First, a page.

for guys in less-advanced nations, to spit.

    Will the 3-second barrier ever be broken? Will engineers come up with a new, more powerful charcoal-lighting technology? It’s something for all of us to ponder this summer as we sit outside, chewing our hamburgers, every now and then glancing in the direction of West Lafayette, Indiana, looking for a mushroom cloud.

    *Engineers are like that.”

  • Alfred E. Neuman

    I like this dude. He may be a wackjob, but he’s got the right spirit. It’s about time you limeys wake up and start fighting back. It’s not like you to be so complacent for so long.

  • A_t

    “fighting back”?

    So if some idiot nicks *my* parking space on *my* street, which i’ve paid for, I’m supposed to support some spandex muppet who comes to “liberate” said idiot from their punishment, in the name of ‘freedom’?

    For those of you who have garages, can i demand the ‘freedom’ to park my car in yours then, when I’m in next your neighbourhood?

  • S. Weasel

    How exactly does clamping a car in your parking space free up your parking space, A_t?

  • Alfred E. Neuman

    Weasel, don’t ask A_t to make sense. That’s just not fair. It’s too hard.

    Anyone who actually thinks that clamping and parking tickets are anything other then revenue generation for the government is a fucking abject moron. Do you think that a $65 to over $100 fine is warranted if your meter runs out in New York? Please.

  • Johnathan Pearce

    I would have a little more sympathy for A_T’s rather strained defence of clamping if traffic wardens did not, at least in London, adopt the sneaky practice of waiting around the corner waiting for a driver to be only about a minute over the limit before slapping on a fine. I also resent the way in which clamping firms impose enormous bills for freeing the clamp.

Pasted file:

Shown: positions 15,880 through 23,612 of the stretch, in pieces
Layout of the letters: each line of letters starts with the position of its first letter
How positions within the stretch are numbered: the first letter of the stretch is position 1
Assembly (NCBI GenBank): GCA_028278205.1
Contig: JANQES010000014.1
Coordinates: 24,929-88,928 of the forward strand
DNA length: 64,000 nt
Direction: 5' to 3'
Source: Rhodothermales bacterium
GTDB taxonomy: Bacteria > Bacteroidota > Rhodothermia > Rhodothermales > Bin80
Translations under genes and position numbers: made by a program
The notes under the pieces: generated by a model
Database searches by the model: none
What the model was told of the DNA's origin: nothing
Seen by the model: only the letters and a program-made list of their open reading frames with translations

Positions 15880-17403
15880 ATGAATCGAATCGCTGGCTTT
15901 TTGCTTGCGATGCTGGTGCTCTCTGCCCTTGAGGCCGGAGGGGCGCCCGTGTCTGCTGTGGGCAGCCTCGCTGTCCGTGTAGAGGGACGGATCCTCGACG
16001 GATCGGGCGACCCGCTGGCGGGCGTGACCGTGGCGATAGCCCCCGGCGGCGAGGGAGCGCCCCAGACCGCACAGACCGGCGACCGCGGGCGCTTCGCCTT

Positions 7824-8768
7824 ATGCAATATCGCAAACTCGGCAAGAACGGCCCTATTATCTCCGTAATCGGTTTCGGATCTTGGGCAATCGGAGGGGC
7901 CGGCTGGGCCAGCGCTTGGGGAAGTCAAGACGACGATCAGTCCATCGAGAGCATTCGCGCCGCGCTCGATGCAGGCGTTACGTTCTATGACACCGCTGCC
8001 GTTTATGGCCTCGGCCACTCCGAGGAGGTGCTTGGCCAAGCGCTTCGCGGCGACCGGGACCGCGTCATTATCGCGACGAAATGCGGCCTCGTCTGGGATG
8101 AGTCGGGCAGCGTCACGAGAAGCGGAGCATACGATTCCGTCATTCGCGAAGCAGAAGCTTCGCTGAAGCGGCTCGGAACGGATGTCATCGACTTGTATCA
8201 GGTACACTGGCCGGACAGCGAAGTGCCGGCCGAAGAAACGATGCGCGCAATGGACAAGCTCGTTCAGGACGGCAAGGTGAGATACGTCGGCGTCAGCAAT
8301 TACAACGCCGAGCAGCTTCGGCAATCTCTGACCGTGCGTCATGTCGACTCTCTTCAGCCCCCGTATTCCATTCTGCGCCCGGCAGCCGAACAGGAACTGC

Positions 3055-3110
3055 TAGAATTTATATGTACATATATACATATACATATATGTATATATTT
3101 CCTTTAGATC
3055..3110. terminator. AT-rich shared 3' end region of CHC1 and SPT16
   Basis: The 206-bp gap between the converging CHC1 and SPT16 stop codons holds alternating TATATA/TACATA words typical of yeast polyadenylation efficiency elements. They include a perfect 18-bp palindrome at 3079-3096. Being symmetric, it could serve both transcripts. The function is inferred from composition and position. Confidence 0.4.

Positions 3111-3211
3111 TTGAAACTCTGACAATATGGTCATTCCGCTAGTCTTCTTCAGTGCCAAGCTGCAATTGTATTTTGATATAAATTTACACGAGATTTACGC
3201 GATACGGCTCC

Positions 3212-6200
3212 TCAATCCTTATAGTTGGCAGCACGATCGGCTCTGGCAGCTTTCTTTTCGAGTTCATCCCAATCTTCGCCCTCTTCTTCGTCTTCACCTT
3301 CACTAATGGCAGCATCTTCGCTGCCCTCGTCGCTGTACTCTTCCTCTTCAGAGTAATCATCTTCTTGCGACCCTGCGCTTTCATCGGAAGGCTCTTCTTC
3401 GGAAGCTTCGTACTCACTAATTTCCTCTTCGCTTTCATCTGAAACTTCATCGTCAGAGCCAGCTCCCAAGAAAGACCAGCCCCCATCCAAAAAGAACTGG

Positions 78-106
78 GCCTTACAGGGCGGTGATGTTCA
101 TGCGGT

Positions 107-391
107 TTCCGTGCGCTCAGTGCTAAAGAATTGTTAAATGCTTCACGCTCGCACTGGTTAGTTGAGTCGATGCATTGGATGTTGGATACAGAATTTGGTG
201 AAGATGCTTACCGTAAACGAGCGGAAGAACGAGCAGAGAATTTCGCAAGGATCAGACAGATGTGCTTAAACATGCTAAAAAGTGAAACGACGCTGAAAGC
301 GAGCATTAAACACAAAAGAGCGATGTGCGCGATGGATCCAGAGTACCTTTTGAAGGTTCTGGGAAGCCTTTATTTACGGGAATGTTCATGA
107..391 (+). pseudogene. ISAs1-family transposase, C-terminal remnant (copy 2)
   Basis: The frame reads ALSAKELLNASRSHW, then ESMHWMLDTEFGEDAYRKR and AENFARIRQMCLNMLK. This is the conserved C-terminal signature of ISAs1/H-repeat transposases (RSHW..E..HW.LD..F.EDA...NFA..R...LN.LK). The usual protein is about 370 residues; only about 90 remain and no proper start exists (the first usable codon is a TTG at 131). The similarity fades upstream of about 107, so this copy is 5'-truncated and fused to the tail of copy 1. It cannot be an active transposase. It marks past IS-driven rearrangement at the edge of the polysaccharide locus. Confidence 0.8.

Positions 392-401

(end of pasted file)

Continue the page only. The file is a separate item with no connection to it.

A parking space outside a house is not quite a form of private property like a garage. If a space had the words “property of A-T” on it, then our correspondent would be entitled to get mad, but parking slots in publicly-owned streets don’t quite fall into that category.

    Nit-picking aside, I like this guy’s spirit. As David Carr said, it is another sign of how respect for the rule of law is being eroded in this increasingly bureacratic country.

  • He does seem to have a distinctly non-EUish libertarian view on things, such as his comment “Always remember: Those ****s WORK FOR US!!” and the part about how owners of parking lots on private property probably have the best excuse for wheel clamping but that a lot of them are right bastards in the way they go about it so they tick him off anyway.

  • LB

    “Actually, on further perusal of his site, he seems to be a complete nutter.”

    “Tis the time’s plague, when madmen lead the blind”